Bangladesh's tax-GDP ratio is one of the lowest in South Asia. Studies show that high tax rates, multiple tax rates, the complexity of tax laws, corruption among taxpayers and collectors and inefficient tax authorities are the main causes of high tax evasion in this country. As many as two-thirds of the eligible taxpayers evade taxes here.
So why do people evade taxes? Tax evasion occurs when individuals deliberately do not comply with their tax obligations. However, tax compliance can be improved by cuts in tax rates, simplifications of tax laws, removing loopholes in the tax system and proper processing of information available under the annual information return.
It is also important to educate the people and their elected representatives about tax laws and create a taxpayer-friendly environment so that they pay their due taxes, and feel proud by contributing to nation-building.
Over 85% of the total employment is informal and the income generated by the operators of this sector, in many cases, is not officially captured in the tax net of the NBR.
Many firms often prefer to remain informal to avoid the regulatory complexities that come with formalisation. As a result, the informal sector also forms a greater percentage of tax defaulters.
Again the state-owned enterprises (SoE) in Bangladesh, the public sector entities and projects do not pay tax in the proper amount and on time. Because of that, there has been a huge amount of tax dues returnable to the national exchequer through NBR.
How to examine and cure this? An important way to examine the size of the tax gap in a country is to analyse the size of its underground economy and its influencing factors.
The size of the underground economy is directly related to the institutional infrastructure that mainly includes the intensity of government regulation, establishment and implementation of laws, judicial independence, size of effective tax rates, effective provision of public goods or services, and effective protection of property rights.
It is generally believed that the higher the level of government regulation, the greater the size of its underground economy and hence a greater tax gap. Similarly, when there is over-regulation, an alternative relationship is created between the size of the underground economy and the size of the official economy.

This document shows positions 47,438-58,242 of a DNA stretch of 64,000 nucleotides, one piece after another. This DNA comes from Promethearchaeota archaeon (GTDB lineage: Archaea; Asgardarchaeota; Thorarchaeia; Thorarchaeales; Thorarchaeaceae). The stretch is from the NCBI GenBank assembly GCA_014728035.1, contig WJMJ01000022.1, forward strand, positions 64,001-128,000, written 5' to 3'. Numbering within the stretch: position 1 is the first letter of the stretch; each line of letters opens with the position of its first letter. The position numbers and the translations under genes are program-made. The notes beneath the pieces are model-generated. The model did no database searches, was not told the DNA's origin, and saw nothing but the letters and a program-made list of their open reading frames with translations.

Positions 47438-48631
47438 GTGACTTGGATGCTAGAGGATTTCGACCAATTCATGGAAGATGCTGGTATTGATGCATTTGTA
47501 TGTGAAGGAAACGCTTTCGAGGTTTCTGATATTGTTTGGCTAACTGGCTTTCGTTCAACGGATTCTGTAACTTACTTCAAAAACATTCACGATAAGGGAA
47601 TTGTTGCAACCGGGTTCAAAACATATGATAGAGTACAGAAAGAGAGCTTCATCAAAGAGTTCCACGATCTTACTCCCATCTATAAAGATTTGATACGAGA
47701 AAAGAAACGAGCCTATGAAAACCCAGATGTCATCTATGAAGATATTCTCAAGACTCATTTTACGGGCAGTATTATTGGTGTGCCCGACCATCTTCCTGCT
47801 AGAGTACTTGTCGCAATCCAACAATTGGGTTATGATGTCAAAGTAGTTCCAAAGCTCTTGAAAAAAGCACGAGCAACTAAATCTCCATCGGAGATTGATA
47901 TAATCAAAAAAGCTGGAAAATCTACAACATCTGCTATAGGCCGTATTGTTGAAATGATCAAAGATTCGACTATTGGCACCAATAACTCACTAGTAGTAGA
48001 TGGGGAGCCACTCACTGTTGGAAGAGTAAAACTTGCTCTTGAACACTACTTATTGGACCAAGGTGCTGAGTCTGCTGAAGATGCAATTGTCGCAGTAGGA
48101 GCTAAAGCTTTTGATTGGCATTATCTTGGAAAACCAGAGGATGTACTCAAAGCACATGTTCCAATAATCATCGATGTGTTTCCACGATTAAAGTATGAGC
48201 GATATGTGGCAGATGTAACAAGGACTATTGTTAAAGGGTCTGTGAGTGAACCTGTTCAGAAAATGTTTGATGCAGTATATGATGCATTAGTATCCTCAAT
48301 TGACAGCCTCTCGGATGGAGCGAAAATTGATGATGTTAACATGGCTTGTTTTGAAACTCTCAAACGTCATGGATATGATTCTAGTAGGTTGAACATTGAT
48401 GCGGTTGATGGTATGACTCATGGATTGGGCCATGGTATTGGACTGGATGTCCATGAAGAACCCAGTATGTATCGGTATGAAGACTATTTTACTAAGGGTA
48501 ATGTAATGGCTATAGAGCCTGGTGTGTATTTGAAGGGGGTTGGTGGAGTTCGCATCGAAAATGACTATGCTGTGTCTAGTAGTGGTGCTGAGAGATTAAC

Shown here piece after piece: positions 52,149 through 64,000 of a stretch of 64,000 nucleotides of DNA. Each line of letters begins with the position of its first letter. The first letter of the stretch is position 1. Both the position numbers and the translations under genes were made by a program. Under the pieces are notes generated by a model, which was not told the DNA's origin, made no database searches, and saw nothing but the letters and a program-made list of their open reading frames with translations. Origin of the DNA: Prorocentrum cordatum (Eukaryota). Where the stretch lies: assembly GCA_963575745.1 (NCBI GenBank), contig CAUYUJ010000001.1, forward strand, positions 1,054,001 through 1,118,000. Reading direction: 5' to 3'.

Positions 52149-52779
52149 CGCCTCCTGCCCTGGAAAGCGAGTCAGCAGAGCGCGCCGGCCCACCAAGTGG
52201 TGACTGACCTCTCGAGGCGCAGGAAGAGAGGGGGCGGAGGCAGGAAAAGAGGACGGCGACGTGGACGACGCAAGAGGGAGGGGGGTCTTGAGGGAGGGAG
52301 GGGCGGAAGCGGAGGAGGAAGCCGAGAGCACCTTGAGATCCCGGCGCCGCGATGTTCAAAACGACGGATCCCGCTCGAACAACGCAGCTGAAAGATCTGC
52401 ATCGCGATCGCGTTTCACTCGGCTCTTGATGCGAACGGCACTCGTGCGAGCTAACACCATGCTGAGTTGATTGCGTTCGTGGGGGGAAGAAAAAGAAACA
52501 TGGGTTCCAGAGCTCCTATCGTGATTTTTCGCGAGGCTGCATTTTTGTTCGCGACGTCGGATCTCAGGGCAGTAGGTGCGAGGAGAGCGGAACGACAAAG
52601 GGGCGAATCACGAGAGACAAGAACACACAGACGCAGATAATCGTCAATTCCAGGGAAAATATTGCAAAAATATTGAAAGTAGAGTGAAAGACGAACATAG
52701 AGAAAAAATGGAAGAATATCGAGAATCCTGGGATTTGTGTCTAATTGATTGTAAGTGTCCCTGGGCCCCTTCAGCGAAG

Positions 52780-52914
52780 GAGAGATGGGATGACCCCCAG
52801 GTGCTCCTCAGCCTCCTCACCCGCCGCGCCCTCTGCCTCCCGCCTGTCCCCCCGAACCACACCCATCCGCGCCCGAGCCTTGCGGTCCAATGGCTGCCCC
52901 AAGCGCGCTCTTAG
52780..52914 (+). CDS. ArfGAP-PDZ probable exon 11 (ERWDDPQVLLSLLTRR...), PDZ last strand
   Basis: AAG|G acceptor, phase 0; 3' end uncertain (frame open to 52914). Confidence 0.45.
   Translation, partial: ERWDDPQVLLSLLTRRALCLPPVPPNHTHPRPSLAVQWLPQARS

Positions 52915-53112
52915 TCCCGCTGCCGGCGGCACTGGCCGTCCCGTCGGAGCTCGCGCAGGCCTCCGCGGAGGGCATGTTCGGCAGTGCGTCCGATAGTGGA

Some believe that higher tax rates can raise higher tax revenues. And thus the government can provide higher levels of public services by attracting more companies and individuals out of the underground economy. They believe this will result in a healthy balance of high tax rates, high taxes, high public services, and a small-scale underground economy.
On the other hand, the low-tax countries – as they do not have enough income to provide high levels of public services – form a vicious balance of low tax rates, low taxes, low public services, and a high-scale underground economy.
In the above-mentioned healthy balance, the tax gap is relatively small while in the vicious equilibrium, the tax gap is relatively large.
It is also argued that a sustainable and efficient tax system must be based on perceived fairness and goodwill response to taxation of the government. And also it must be connected organically with the provision of public goods or services.
When the taxpayers will see that their interests and preferences are reflected in political procedures and political decisions and the provision of public services is also efficient, taxpayers will stay in the official economy and fulfil their tax obligations. Tax revenues will increase while the tax gap will narrow.
The extensive exercise of voting rights in tax affairs will significantly increase taxpayer compliance. The deeper the taxpayer participates in political decision making, the higher the tax contract performance efficiency and tax compliance get.
Some powerful tax evaders believe that they have uncovered new interpretations of the law that show that they are not subject to being taxed (not liable).
In this premise, the tax regime in a developing economy like Bangladesh must have the following five important characteristics.
(1) Political participation: The wide participation of taxpayers in the political decision-making process is an important guarantee for establishing social taxation and good customs.
(2) Responsibility and transparency: The government should have a legitimate duty to use tax revenues. Also, the procedures for providing public goods or services should be transparent to the taxpayers.
(3) Perceivable fairness: In a reasonable and effective tax system, taxpayers can perceive themselves as being treated equally and justly. With regard to tax incentives or tax exemptions, if taxpayers perceive that they are being treated unfairly, their tax willingness will inevitably decline.
(4) Effectiveness. The government should have the ability to transform the gradually increasing tax revenues into higher levels of public goods or services and enhance political stability.
(5) Sharing a prosperous political commitment: The national taxation system should be closely linked with the national goal of promoting economic growth. Promoting economic growth is one of the strategic goals that the government has promised to taxpayers. The government can promote the realisation of this strategic goal through taxation.
The author is former Secretary to the Government and former Chairman, NBR, email@example.com
Disclaimer: The views and opinions expressed in this article are those of the authors and do not necessarily reflect the opinions and views of The Business Standard.